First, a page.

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I expect that every one of us have been interrupted at work by an IT issue. More often than not, I’d bet that when something has gone wrong, it’s not come at a good time.
Handling high-tech customer support isn’t easy, especially when pleas for help are multiplied across many callers who each feel like their issue deserves the highest priority. Beyond these fundamental tech requests are other issues that businesses across many sectors must also support. These include delivery status inquiries, product and service initialization, warranty support, return authorizations – and more.
For some high-tech businesses, successfully managing these types of customer concerns can be a challenge. Delivering fast response times across all contact types and channels isn’t easy, especially across a legacy customer experience (CX) platform that struggles to scale with changing customer expectations and needs.
Lack of automation, immature self-help solutions, and even high-contact volumes can undermine program delivery and create a bad customer experience. High tech organizations must understand customer frustration runs high when the resolution path is cumbersome, characterized by poor handoffs between support levels and a lack of personalization that doesn’t recognize the lifetime value of a customer.
Effectively supporting these interactions is vital to the performance, and, ultimately, the brand image of the enterprise.
A seamless, personal, omnichannel customer experience
What’s needed is a unified and comprehensive approach that gives all those people and their individual, vital requests, a single, accessible, and simple point of contact. At Capgemini, our approach creates a support ecosystem where issues are resolved promptly and efficiently, built on – what we call – the Frictionless Enterprise.
As its name suggests, the Frictionless Enterprise aims to remove all the obstructions that impede interactions between people and processes. It connects them seamlessly, intelligently, and as and when needed. It dynamically adapts to each organization’s requirements, and also to the needs of individual disciplines and sectors.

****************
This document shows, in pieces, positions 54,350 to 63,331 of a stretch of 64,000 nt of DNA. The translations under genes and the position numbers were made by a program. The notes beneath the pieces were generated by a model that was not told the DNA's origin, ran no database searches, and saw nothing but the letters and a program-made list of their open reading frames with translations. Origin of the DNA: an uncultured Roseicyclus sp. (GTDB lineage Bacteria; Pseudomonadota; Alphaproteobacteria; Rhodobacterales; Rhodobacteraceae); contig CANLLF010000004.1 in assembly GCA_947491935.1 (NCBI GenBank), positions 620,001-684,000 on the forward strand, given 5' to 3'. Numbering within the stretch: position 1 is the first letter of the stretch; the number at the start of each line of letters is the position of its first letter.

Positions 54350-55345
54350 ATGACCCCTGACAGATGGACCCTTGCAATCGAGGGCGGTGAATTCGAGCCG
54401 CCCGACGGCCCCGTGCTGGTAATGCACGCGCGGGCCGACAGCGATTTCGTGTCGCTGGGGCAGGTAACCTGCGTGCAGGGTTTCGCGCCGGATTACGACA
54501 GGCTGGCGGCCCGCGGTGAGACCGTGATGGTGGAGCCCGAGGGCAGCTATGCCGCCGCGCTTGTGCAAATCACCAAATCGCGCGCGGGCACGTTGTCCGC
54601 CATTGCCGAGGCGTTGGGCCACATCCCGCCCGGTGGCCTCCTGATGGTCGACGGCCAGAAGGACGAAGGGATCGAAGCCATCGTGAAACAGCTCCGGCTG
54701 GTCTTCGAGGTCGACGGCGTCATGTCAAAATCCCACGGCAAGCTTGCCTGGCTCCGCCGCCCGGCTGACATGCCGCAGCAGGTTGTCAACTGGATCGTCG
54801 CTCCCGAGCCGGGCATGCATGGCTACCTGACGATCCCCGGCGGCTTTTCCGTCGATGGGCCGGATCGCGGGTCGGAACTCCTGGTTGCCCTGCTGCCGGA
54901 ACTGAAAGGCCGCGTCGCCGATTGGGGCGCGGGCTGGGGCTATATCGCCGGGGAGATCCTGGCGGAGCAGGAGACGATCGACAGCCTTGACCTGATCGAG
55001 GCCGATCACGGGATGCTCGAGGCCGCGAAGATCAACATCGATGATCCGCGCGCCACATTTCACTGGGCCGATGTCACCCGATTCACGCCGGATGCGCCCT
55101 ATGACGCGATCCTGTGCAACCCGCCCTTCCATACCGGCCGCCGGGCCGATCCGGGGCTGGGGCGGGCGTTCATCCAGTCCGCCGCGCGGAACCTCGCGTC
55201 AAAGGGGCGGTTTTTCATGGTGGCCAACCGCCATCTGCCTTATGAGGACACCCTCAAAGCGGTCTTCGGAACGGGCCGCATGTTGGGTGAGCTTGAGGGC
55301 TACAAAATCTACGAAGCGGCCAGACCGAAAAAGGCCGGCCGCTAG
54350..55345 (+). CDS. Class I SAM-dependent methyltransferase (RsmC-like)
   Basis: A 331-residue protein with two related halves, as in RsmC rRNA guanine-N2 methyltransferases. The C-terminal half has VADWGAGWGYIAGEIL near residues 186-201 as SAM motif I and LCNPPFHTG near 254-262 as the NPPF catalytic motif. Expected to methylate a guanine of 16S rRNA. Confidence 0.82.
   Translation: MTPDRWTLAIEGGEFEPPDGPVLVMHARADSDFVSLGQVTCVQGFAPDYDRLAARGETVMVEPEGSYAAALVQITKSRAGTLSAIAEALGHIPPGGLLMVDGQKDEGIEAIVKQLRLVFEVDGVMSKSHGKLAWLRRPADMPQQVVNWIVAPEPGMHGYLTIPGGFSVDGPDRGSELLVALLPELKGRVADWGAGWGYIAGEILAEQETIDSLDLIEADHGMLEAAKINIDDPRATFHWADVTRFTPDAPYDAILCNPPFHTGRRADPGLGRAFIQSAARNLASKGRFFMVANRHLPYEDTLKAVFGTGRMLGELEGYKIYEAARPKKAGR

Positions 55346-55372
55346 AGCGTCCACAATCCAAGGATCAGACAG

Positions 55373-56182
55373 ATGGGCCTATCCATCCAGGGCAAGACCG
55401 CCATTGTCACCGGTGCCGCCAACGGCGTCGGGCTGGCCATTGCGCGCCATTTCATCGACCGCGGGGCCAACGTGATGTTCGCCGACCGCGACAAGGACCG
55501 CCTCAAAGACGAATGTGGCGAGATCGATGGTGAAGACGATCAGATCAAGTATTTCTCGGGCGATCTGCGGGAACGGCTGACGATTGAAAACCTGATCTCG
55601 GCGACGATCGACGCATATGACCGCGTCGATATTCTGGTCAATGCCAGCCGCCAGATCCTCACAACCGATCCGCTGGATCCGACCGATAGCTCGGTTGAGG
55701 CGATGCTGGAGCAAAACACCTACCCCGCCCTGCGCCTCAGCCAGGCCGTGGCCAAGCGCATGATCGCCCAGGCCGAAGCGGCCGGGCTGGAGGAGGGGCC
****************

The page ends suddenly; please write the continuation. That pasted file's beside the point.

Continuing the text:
Rather than adopt a “lift and shift” approach, the goal is to change how customers contact support services, and to improve the resolution model used to support them. The solution is backed by global support services that promote greater self-service adoption, process automation, “voice of the customer” analytics, and effective contact allocation and management.
An integrated workforce of live agents and automated support services enables customers to choose the route that best suits their needs, so they have a seamless, personal, omnichannel experience. There are high volumes of repetitive queries that don’t require human interaction, best handled through to AI-powered digital channels. This reduces the cost per transaction, increases accuracy, and provides “always-on” access to service on digital devices.
Better service, happier customers
The benefits can be substantial. Working with some major high-tech industry players, we’ve achieved up to a 40% decrease in cost-to-serve, 20% reduction in customer churn, 35% reduction in alert case counts, and 25% increase in first-contact resolution.
We’ve also achieved 15–20% increases in customer satisfaction. This, perhaps, is the best metric of all. It’s not just because it’s important to have happy customers in general. It’s also because they help to create a more dependable revenue stream, and to sustain the reputation of the brand on which future business depends.
That’s not all, though. Happy customers make life much better for service teams. When transaction volumes fall, and when a greater proportion of them can be handled successfully without human intervention, team members can spend more time providing the personal touch where it matters most.
Work is more rewarding when low-level, repetitive transactions go away. Employees get more of a buzz when they make a difference on issues that matter most to their customers.
They’re providing a better service, so they’re happier. The business as a whole is doing the same, and at a lower cost, so the executive team is happier, too. And of course, the customers on the receiving end are happier, too.
In short, even IT issues can have happy endings. Who would have thought it?
Tim Szymanski focuses on orchestrating and streamlining customer experience operations to improve profitability, quality, efficiency, and brand loyalty for Capgemini’s clients.
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